Tuesday, April 11, 2017

Injustice on United Express Flight 3411

By jamesbaxley 

I’m assuming that you’ve seen by now the video of the passenger, more importantly a doctor who was dragged off United Express Flight 3411 at O'Hare International Airport in Chicago. Dr. Dao was literally dragged down the aisle of the flight by three men twice his size while cell phones recorded the incident. I assume you saw it (or at least read about it) because when I tallied the views of the videos on Youtube they were well over a million views.



I’ve been to O’Hare several times and it is a nice airport but the people, not so nice. I’m not just talking about the TSA agents, but everybody who works there from luggage handlers, security, and even those who work in the concession industry. The concession industry from my experience, is an industry which is rife with rudeness and disdain.


The irony to this story is that Mayor Rahm Emanuel of Chicago and Governor Bruce Rauner of Illinois can’t control the gun related violence and gang violence in their own city to the point that the thugs are now working for the airlines.


Because of the stupid policy by [all major carriers] of overbooking flights just so airlines won’t lose a dollar or two is why this incident took place. It is United’s fault that this event even occurred, not the Dr. Dao’s.


But I’m not writing this post about how airlines overbook flights intentionally. The news is starting to come out about this doctor’s past: He is a Vietnamese doctor, a pulmonologist who was reportedly convicted of multiple felony drugs charges in 2004.

Dao was arrested in 2003 and convicted in 2004 of multiple drug-related offenses including fraudulent prescriptions for controlled substances and trading prescription drugs for sexual acts.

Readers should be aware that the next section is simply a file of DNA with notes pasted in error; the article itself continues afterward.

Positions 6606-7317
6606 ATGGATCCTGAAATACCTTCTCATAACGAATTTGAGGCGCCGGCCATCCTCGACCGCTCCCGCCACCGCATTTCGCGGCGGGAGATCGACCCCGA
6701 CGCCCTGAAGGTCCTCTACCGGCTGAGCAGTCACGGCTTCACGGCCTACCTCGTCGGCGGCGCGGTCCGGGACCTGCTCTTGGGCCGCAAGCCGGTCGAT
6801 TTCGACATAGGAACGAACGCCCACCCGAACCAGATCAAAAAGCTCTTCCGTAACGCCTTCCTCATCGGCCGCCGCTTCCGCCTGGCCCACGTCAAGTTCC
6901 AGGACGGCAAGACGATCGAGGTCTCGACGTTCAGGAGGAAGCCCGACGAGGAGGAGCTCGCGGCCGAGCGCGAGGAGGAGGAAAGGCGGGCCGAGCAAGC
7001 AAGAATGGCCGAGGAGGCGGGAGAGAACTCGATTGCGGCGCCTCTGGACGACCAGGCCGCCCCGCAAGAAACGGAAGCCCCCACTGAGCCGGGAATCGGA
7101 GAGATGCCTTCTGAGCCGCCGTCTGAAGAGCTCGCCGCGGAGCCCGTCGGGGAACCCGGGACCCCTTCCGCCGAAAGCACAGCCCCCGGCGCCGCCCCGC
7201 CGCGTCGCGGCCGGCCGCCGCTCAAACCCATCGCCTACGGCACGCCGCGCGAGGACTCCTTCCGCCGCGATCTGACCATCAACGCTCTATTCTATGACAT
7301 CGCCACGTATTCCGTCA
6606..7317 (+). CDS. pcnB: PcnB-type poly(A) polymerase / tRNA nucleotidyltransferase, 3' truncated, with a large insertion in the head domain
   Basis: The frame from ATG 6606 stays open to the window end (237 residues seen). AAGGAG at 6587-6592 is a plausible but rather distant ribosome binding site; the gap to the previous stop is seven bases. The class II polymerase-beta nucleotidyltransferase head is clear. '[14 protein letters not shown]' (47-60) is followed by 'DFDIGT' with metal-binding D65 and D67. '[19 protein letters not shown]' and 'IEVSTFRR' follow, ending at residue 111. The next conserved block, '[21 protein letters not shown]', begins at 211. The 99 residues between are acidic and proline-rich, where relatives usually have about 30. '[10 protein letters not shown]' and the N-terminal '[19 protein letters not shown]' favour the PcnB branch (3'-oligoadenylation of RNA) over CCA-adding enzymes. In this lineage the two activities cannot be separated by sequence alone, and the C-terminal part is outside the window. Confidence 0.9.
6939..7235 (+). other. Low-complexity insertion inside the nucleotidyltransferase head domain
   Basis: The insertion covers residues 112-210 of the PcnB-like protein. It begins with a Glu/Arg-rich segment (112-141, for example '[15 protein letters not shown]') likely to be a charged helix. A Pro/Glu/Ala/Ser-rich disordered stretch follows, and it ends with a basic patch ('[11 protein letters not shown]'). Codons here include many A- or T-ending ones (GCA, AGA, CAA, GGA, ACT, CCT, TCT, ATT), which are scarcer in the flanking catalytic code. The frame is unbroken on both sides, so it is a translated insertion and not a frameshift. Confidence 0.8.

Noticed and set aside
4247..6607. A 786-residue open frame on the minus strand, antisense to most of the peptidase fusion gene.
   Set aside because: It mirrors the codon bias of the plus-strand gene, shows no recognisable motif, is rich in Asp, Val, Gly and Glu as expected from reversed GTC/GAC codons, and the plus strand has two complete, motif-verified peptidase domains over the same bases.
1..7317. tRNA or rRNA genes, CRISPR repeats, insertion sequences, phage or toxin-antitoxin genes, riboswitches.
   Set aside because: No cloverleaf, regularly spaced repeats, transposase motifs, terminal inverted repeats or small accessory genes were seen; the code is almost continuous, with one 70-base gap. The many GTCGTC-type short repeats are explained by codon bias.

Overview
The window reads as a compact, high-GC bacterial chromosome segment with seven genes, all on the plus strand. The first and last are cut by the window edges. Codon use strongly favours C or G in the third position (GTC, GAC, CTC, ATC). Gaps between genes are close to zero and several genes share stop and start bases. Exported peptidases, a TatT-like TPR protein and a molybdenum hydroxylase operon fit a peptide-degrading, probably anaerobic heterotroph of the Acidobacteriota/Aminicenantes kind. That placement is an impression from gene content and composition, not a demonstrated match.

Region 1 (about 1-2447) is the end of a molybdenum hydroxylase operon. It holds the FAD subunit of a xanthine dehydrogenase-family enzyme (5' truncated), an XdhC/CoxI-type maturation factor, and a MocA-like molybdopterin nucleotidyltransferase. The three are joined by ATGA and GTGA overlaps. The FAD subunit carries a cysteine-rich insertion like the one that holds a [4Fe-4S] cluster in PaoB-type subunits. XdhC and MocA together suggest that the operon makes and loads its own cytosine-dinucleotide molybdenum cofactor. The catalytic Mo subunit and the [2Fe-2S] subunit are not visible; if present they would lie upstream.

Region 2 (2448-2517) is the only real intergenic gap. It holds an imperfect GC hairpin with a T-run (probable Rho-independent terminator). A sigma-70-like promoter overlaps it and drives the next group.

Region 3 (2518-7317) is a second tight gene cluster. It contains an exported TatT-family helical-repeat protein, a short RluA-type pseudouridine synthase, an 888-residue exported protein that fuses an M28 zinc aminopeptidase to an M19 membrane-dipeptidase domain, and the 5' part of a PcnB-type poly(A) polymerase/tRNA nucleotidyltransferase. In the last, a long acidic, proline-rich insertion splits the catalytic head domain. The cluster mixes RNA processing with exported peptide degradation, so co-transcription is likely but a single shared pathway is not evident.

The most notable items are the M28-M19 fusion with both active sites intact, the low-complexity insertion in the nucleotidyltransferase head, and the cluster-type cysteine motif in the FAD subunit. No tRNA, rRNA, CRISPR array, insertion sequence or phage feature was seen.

Dao was placed on five years of supervised probation in January 2005, and in February 2005, Dr. Dao surrendered his medical license to the Kentucky Board of Medical Licensure. In 2015, the board lifted the suspension and allowed him to practice medicine with some restrictions, the report said.


Having said this, we all agree that he committed some serious breaches of his doctor’s oath. But despite the seriousness of his crimes, all has been settled with the state of Kentucky and the Kentucky Board of Medical Licensure and Dr. Dao is back at practicing medicine.


The articles which are starting to bring this incident to light are implying that maybe Dao deserved to be dragged off the flight. Maybe because of his past, we should forgive United Airlines. This is certainly the case in the comment sections of these posts.


So my question is: If somebody had made a mistake in their past and paid for it, should it be okay to look the other way when they are mistreated? If so, then what’s the point of a criminal justice system if time served doesn’t really have any significance?

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  ©2017jamesbaxley